Lap 3/57 — After an hour and a half, the Bahrain gets underway again. Hamilton keeps his lead and Bottas, who had restarted the race in fourth, passes Albon to regain a place. But the safety car is out after Stroll's car flips and that's him out the race. Thankfully not anywhere near as serious as Grosjean's crash.
Lap 1/57 — HUGE CRASH The red flag comes out immediately because Romain Grosjean has suffered a horrific crash on the second corner, slamming into the barriers at around 250 kilometers/hour with his car immediately engulfed in flames. Thankfully, Grosjean somehow walks away, albeit slowly and with the help of medical staff who are very quickly on the scene. Grosjean is taken straight into the medical vehicle and will be examined. A shocking moment and the race will be restarted later.
Update — Grosjean has suffered suspected broken ribs and burns to his wrists and ankles, which are not believed to be major. A huge relief to everyone that his injuries are not more serious. More on his status as we get it.
Formula One world champion Lewis Hamilton set a track record at the Bahrain Grand Prix en route to a record-extending 98th career pole position on Saturday.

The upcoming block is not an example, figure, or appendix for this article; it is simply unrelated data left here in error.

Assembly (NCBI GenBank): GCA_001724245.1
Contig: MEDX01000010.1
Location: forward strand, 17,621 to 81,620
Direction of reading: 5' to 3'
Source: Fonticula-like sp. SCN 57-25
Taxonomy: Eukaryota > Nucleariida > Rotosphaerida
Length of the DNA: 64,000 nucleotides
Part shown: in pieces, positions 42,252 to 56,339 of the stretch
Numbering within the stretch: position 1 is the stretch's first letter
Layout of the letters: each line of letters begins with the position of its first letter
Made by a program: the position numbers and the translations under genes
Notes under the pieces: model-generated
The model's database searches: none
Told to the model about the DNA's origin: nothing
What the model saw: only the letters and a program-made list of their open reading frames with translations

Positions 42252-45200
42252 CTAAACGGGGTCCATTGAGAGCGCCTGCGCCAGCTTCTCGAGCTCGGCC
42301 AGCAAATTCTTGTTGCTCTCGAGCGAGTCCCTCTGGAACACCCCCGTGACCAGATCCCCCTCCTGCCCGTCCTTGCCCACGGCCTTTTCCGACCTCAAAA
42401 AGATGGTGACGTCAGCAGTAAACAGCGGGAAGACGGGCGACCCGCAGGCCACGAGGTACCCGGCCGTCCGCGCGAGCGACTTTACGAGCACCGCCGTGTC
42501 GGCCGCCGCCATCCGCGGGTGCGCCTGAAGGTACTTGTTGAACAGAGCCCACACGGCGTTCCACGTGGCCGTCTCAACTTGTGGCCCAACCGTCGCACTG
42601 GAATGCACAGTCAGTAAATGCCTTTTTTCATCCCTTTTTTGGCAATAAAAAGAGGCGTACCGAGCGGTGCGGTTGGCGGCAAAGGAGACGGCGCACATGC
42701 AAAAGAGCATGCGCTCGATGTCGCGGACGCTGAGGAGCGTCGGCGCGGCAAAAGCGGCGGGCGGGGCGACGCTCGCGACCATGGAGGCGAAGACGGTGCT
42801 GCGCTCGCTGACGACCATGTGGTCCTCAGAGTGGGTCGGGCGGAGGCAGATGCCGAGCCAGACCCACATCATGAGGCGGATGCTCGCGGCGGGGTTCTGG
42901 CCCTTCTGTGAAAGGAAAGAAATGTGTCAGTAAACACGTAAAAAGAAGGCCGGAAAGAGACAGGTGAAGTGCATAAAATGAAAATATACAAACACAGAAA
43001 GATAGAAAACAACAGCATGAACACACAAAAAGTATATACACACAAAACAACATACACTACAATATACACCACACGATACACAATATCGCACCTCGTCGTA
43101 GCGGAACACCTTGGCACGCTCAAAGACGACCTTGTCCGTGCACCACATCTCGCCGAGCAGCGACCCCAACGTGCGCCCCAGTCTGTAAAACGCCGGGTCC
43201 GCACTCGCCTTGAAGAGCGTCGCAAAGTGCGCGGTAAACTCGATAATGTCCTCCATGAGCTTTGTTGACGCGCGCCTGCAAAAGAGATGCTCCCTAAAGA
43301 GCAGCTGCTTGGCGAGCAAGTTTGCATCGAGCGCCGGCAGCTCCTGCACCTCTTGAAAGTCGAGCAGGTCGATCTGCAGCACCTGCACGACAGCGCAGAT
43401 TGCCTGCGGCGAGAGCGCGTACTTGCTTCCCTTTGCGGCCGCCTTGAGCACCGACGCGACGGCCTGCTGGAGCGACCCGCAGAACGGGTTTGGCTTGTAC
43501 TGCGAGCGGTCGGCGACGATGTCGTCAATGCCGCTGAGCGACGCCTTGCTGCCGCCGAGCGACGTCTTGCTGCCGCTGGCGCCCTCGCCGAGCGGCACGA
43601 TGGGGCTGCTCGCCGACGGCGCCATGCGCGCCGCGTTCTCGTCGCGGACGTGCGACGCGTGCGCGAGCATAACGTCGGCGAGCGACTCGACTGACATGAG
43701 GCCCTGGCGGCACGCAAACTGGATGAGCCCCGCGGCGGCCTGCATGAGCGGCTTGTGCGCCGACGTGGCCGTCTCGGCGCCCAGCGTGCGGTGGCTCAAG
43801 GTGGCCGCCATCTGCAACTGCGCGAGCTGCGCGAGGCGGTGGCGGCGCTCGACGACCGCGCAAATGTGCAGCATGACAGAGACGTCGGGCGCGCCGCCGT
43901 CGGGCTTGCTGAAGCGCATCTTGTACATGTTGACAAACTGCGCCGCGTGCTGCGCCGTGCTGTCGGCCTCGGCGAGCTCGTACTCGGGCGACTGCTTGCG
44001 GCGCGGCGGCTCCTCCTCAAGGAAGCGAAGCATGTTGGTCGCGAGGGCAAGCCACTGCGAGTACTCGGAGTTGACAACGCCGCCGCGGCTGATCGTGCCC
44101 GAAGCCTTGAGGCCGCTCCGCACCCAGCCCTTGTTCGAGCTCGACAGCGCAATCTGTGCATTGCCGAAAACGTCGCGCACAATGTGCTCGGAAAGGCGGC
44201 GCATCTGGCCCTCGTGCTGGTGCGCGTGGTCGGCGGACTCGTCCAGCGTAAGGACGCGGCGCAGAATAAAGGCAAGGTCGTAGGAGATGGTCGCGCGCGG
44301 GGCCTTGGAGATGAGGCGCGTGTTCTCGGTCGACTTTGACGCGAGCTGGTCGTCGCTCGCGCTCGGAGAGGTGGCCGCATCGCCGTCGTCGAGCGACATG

The seven-time champion was in total control under the lights in the Middle East as he finished just under 0.3 seconds ahead of his Mercedes teammate Valtteri Bottas and a little of 0.4 clear of Red Bull's Max Verstappen.
Verstappen's teammate Alexander Albon was in fourth place and a full second behind Hamilton, who is aiming to secure a record-extending 95th Formula One win on Sunday.
How the grid looks
Best quote — Max Verstappen (Red Bull)
"You always want more but it's important to stay realistic. I'm just pushing as hard as I can with the material I have.''
Circuit profile — Bahrain International Circuit
Designed by German architect Hermann Tilke, the Bahrain International Circuit is situated in the middle of the Sakhir desert.
Unveiled as an F1 venue in 2004, its first ten F1 races were day races but reverted to a night race in 2014 to celebrate 10 years since its opening, and has remained a race under the lights ever since.
The circuit is 5.41 kilometers long with an even combination of straights, turns and tight bends, which makes it an ideal track for the all-round drivers and the most powerful engines.